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Keller Family Traditions, a work in progress

April 9, 2012

When I grew up, Easter was not a big deal.  We got together with my grandparents and had an early dinner on the nice china.  We had pretty spring dresses and curls in our hair but we didn’t go to church in them.  We always had an egg hunt, and the hiding spots were the same every year (we knew to lift the lid on the bbq and look under certain plants).  Our eggs were plastic and full of M&Ms, jelly beans, and nickels.  I don’t remember ever coloring eggs.  I’m glad we didn’t.  Seems boring and I hate the smell of eggs.  There is one more tradition I remember.  My grandma had an inflatable Easter bunny that she put on her front porch every year, and we had to take a picture of us “feeding” the bunny a real carrot.

Now that I’m married and almost ready to start my own family, I’ve thought a lot about traditions.  I’m thinking of what traditions from my family I want to continue, which traditions from my husband’s I want to adopt, and what new traditions I want to start.  As each new holiday comes around, I ask my husband questions like “What did your family do for Easter?” or “Did you get anything on Valentine’s Day?” or “What did you eat at Thanksgiving?”  I haven’t figured out completely what our holidays will be like when we have children, but there are a few things I know I want to include/exclude.

  • New Years Eve – We pretty much ignore this as a holiday currently.  I don’t want to drink in our house when we have kids.  I don’t drink now, and Curtis has an occasional beer or two but neither of us grew up with parents who drank and I’d prefer to keep it that way for our kids too.   Maybe we’ll just do a big New Year’s Day family breakfast.
  • Valentine’s Day – We make each other gifts for Valentine’s Day.  It requires some planning, but it’s something we’ve done since we were dating.  He made me a shelf our first year, and I wove him a basket once that’s in our den now.  These little handmade gifts are a creative, cheap and thoughtful way to avoid the commercialism of Valentine’s.
  • St. Patrick’s Day – Again, we kind of skip this one.  I don’t care for corned beef, and again, drinking is out.  Neither of us are Irish.  It goes unnoticed in our house.
  • Easter – Church. Homemade hot cross buns. Family dinner or brunch.  I think an egg hunt and a basket of goodies is okay but I don’t want to do the whole Easter bunny thing.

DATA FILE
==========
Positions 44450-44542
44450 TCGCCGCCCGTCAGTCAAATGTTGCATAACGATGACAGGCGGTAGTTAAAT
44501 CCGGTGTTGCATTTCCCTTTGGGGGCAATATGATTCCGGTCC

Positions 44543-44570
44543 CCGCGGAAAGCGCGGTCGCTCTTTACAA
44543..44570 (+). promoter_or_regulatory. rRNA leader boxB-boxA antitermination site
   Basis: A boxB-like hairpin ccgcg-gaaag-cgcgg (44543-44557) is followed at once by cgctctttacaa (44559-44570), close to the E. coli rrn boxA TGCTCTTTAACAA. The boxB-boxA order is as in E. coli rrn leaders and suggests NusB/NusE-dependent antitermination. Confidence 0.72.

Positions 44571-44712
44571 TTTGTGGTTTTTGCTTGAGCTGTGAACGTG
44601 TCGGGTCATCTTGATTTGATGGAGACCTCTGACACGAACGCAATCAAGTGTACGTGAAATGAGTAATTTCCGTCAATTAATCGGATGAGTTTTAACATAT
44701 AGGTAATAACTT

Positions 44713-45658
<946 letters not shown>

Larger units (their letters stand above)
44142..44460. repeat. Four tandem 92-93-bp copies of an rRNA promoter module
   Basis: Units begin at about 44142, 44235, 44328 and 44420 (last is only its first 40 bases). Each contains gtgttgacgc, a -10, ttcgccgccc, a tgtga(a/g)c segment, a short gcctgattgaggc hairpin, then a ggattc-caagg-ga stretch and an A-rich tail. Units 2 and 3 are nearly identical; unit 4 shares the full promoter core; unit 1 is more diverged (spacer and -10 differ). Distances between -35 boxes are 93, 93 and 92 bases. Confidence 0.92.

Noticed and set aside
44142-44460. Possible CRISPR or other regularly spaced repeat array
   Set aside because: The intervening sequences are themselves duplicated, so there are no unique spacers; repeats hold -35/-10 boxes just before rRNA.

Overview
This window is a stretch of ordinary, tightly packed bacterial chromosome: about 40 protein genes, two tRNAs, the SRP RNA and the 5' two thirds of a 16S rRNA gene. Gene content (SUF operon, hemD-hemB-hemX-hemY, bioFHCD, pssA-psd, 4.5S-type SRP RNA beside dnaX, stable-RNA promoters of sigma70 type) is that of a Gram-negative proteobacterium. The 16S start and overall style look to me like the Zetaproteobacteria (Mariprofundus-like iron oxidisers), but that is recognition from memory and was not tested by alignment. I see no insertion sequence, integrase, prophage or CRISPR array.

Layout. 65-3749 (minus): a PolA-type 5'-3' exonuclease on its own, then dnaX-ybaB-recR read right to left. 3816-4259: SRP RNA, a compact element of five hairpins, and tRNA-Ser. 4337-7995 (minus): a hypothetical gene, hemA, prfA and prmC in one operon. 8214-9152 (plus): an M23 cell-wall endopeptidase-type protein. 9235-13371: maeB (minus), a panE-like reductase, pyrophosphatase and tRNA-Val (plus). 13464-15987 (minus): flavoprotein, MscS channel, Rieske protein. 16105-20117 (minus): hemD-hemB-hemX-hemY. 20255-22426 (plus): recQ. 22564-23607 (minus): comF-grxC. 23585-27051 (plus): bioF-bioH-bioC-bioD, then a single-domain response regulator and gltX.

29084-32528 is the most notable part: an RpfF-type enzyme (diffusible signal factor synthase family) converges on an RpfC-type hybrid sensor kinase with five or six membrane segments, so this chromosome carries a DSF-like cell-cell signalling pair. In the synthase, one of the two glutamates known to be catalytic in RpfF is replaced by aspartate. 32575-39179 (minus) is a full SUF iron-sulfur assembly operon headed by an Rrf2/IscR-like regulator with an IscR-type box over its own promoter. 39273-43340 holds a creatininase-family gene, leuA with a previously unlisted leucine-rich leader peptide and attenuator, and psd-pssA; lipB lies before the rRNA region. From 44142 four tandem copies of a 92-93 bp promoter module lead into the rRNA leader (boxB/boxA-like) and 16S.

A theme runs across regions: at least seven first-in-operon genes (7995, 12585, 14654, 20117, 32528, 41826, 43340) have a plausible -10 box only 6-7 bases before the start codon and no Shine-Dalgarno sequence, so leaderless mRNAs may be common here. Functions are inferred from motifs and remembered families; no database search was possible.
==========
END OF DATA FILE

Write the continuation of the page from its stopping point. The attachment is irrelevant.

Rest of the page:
The inaugural batch, 2012.

  • Our birthdays – We typically go on a day or weekend trip for our birthdays.  We essentially take the money we’d spend on presents and have an adventure instead.  These have been some of our best times. Cake on my grandma’s cake plate that spins and plays “Happy Birthday” (see below).  Also, my mom had a red plate that said “You are special today!” and I want to buy one of those to have for birthdays and other occasions when the kids should feel loved (good report cards, etc).

Lazy store-bought cake for the big 3-0 because we were leaving for vacation the next day.

  • Summer – Camping trips.

A camping trip past.

  • Our anniversaries – We take a look at the traditional and modern annual gifts list and pick the one we prefer, then pick out a present together for our home.  For our first anniversary it was paper (traditional) or clocks (modern) so we got an antique chiming mantle clock with an engraved plate.  This year it’s cotton or china.  Then we usually go out to a nice dinner and watch our wedding video.  We also write letters to each other and seal them.  Then we open them the next year and keep them in a scrapbook.
  • The Patriotic Holidays: 4th of July, Memorial, Labor Day – Cookouts and homemade ice cream.
  • Halloween – Halloween goes uncelebrated right now, as we don’t have kids.  We live in a condo complex where no one trick-or-treats so we don’t even hand out candy.  When we have kids, we’ll do costumes for them and go to a better neighborhood to beg for candy.  But I want to deemphasize the darker elements of Halloween (no ghosts, witches, etc).  We’ll visit the pumpkin patch, carve them up and roast the seeds in the oven.

At a neighbor's Halloween party, 2009

  • Thanksgiving – Traditional Thanksgiving dinner.  Something I insist upon from my mom’s side of the family is there must be a bowl of black olives.  This is important.  I want to think of something special that we do each year, but I don’t have any great ideas yet.
  • Christmas – We are borrowing a tradition from an article I read last Christmas.  Our presents will be “Something You Want, Something You Need, Something to Wear, Something to Read,” and $100 each to donate to whatever cause you want.  And then stockings.  Stockings are VERY important.  I grew up with great stocking stuffers and it was one of my favorite parts of Christmas.  We were allowed to open our stockings before the adults woke up.  I think that’s a good method.  Also, no Santa.  I realize this is controversial but I’m not doing the Santa charade with my kids (no judgment for those who do).  I don’t think Christmas loses any magic without Santa and I want to focus on Jesus.  I want to figure out a way to have an Advent tradition as well but I don’t know how yet.  Also, we buy Christmas ornaments from every new place we visit.  We have a small collection that will grow over time.  Our Christmas tree is an annual reminder of where we’ve been together: our honeymoon in Yosemite, our Caribbean cruise, our annual summer trek to Solvang, etc.

I love to hear other family traditions, so share any that you love.  Just keep in mind I might steal!

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